18. They’re actually pretty excellent for what they are. Watched them about a month ago and was shocked—they’re $100 million gay-porn parodies of Batman.

  19. Fast Company from Cronenberg. It's a drama about a drag-racing circuit with a country-rock song soundtrack and theme. You'd never guess that he was the one behind it as it has zero of his trademarks from that era.

  20. I'd say his back-to-back thrillers, Eastern Promises & A History of Violence are also far from his usual exploration of body transformation and mindness.

  21. Scorsese is a really versatile director. He's known for the mob stuff, but he's made 25 movies and only like 5-6 of them are crime movies.

  22. And Hugo! That's the one that really stands out to me. Scorsese is talented enough that he can work in any genre, but whimsical, fairy tale-esque, children's story (in 3D!) is not the first thing that comes to mind when I think of ol' Marty.

  23. I feel like you can't answer with any Scorsese film set in New York. That was a staple of his films especially in the 70s and 80s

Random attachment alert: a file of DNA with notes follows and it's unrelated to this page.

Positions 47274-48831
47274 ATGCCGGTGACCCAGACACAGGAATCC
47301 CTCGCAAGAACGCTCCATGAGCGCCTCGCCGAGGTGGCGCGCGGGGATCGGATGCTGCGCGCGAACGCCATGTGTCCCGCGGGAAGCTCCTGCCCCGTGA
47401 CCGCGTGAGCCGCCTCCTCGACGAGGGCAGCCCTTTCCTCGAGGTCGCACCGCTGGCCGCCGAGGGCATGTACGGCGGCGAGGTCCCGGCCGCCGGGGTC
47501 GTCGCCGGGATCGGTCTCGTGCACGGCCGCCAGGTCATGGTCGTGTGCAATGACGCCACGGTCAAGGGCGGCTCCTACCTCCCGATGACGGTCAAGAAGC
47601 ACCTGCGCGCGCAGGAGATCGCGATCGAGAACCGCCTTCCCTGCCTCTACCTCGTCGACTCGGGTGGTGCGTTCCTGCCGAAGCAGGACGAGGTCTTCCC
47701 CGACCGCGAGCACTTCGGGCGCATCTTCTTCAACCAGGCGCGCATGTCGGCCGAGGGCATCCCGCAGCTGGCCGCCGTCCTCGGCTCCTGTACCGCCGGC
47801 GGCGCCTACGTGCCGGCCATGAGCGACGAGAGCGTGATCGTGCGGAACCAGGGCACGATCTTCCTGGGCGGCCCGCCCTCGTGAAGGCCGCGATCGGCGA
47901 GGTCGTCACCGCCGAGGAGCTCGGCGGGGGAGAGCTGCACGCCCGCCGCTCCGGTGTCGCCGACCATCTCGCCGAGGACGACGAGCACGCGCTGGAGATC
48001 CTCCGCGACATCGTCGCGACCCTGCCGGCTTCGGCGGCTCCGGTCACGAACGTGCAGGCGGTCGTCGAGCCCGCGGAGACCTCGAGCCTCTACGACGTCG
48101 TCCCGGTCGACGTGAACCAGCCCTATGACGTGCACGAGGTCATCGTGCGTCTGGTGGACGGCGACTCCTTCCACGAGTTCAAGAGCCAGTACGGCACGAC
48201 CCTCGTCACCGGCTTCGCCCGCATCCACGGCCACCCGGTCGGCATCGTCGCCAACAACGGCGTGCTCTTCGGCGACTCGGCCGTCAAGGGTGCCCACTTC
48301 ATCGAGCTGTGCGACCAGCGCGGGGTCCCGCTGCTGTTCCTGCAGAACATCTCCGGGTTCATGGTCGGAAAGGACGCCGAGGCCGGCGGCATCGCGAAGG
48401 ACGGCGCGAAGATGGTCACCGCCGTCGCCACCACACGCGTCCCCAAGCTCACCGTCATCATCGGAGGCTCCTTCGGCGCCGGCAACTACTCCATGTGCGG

24. Kevin Smith’s “Red State” is a fantastic horror movie that is unlike anything he has made…including “Tusk”

  25. Red State is definitely different from his other movies, but I'm reluctant to call it fantastic. It's 2/3 of a pretty solid horror/suspense movie that absolutely tanks in the third act. I definitely don't fault anyone who likes it, though.

  26. I'd probably lean more towards Kundun. Although religion is also an ever present theme in his filmography, so it still doesn't feel outside the realms of his style.

  27. Mind you, much of Coppola's 1980s and 1990s work was openly as a director-for-hire, so that gives a strange logic to it.

  28. Todd Phillips made a career making comedies such as the Hangover films, Starsky and Hutch, Due Date and War Dogs. But then, he also made Joker, which couldn't be more different to his prior work. It was great, but it is certainly not what you'd classify as his style of film.